Senay Habtezion et al.
Earth System Governance in Africa: knowledge and capacity needs. Current Opinion in Environmental Sustainability, 14: 198–205. 2015.
The article is based on a scoping workshop organized by the Global Change SysTem for Analysis, Research, and Training (START), in collaboration with the Earth System Governance Project and the Institute of Environmental and Sanitation Studies, University of Ghana, with financial support provided by the U.S. Global Change Research Program, administered through the U.S. National Science Foundation (Grant GEO-0937206). Representing a diversity of disciplines, including political science, law, geography, natural resources management and environmental sciences, attendees of the workshop (all serving as authors of this article) developed a comprehensive strategy paper on key research needs in ESG research in Africa, of which this article presents the key insights in an abridged version.
Traditional approaches for understanding environmental governance — such as environmental policy analysis or natural resources management — do not adequately address the gamut of human–natural system interactions within the context of the complex biogeophysical cycles and processes of the planet. This is perhaps more so in the African regional context where the complex relationships between modern and traditional governance systems and global change dynamics are arguably more pronounced.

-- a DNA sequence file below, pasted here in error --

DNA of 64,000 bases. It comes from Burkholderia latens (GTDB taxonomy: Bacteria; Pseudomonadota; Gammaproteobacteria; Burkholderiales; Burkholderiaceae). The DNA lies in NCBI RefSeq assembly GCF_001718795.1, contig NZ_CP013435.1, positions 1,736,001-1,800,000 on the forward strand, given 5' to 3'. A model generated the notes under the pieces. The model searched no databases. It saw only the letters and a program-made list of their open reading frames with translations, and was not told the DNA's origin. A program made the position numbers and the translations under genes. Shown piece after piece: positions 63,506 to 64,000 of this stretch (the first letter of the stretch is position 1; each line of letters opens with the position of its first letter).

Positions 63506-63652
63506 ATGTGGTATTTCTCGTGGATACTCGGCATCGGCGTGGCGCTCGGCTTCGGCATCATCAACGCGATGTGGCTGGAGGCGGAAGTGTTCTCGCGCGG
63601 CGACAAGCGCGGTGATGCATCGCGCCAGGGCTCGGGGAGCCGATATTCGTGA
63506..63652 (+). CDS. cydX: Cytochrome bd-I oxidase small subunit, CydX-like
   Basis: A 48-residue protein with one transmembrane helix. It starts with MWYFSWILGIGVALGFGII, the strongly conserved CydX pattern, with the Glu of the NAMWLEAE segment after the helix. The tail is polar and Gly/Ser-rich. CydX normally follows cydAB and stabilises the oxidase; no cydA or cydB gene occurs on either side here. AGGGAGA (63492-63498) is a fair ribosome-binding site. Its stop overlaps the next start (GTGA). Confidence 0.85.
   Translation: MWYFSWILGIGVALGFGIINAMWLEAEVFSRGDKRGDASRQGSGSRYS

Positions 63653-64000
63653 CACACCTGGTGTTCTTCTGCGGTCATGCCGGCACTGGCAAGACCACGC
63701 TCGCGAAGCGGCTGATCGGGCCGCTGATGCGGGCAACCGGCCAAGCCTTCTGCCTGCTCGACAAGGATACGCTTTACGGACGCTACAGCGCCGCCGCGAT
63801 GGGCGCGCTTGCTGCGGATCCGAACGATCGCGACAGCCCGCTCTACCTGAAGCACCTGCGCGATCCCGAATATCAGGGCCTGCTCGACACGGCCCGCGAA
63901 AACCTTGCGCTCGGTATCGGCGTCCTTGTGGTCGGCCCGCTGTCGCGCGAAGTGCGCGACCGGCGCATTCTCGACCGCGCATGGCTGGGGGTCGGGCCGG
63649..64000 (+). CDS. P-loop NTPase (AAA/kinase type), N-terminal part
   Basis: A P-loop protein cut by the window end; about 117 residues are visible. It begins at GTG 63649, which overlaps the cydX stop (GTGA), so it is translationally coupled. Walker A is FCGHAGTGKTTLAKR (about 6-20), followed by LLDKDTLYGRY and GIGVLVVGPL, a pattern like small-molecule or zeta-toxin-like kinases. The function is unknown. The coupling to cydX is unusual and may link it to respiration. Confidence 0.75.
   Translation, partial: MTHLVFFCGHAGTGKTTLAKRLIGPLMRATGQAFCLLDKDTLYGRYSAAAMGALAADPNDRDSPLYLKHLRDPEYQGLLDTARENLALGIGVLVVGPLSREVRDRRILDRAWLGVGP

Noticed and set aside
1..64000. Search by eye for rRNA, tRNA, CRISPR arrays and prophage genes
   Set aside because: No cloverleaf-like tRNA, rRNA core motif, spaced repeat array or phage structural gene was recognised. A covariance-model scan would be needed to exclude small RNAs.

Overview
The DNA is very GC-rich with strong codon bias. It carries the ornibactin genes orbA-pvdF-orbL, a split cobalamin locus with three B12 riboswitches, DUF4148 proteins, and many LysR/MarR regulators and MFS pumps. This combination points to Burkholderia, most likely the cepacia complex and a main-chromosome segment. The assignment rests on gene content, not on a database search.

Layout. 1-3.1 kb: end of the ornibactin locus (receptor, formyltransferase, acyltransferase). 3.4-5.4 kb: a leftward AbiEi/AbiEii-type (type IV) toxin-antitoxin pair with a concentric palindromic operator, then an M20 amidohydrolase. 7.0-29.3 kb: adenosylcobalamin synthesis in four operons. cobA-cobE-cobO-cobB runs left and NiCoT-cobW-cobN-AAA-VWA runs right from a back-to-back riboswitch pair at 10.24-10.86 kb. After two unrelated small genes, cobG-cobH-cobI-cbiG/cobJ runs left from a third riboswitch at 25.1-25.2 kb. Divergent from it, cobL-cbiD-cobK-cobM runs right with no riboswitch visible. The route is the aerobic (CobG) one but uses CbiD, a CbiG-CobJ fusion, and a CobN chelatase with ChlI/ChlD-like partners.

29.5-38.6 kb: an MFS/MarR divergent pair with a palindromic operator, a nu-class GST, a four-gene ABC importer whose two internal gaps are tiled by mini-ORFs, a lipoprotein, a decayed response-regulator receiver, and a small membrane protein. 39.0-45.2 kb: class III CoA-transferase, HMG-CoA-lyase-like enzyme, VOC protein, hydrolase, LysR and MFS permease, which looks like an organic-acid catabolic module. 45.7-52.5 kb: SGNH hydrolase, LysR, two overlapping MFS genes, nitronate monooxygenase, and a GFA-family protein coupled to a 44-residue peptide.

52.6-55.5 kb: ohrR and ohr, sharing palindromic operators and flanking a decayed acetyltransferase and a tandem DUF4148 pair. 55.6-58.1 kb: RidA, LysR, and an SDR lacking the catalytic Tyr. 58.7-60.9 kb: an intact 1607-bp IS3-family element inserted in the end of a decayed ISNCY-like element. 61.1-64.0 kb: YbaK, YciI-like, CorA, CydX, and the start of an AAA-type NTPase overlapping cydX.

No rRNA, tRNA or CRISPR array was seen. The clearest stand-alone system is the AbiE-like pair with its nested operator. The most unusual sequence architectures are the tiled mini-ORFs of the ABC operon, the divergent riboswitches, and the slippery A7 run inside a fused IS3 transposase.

The Earth System Governance (ESG) Analytical Framework encompasses diverse systems and actors involved in the regulation of societal activities and behaviors vis-à-vis earth system dynamics. The concept encompasses a myriad of public and private actors and actor networks at all levels of policy and decision-making. The existence of, and interaction among, these diverse actors and systems, however, is under-researched in the African context. Various research approaches taken to address crucial global environmental change (GEC) challenges in Africa have proven to be inadequate because they tend to overlook the complex interactions among the various local actors, players, and indigenous conditions and practices vis-à-vis GEC system drivers and teleconnections. Similarly, the regional peculiarities in terms of governance typologies and socio-cultural diversity highlight the need for nuanced understanding of the complex interactions and nexuses among multiple actors and interests and Earth system processes. However, this diversity and complexity has often been lost in generalized enquiries. We argue that examination of the governance-GEC nexus through the aid of the ESG Framework would provide a much broader and more helpful insight.
Article in COSUST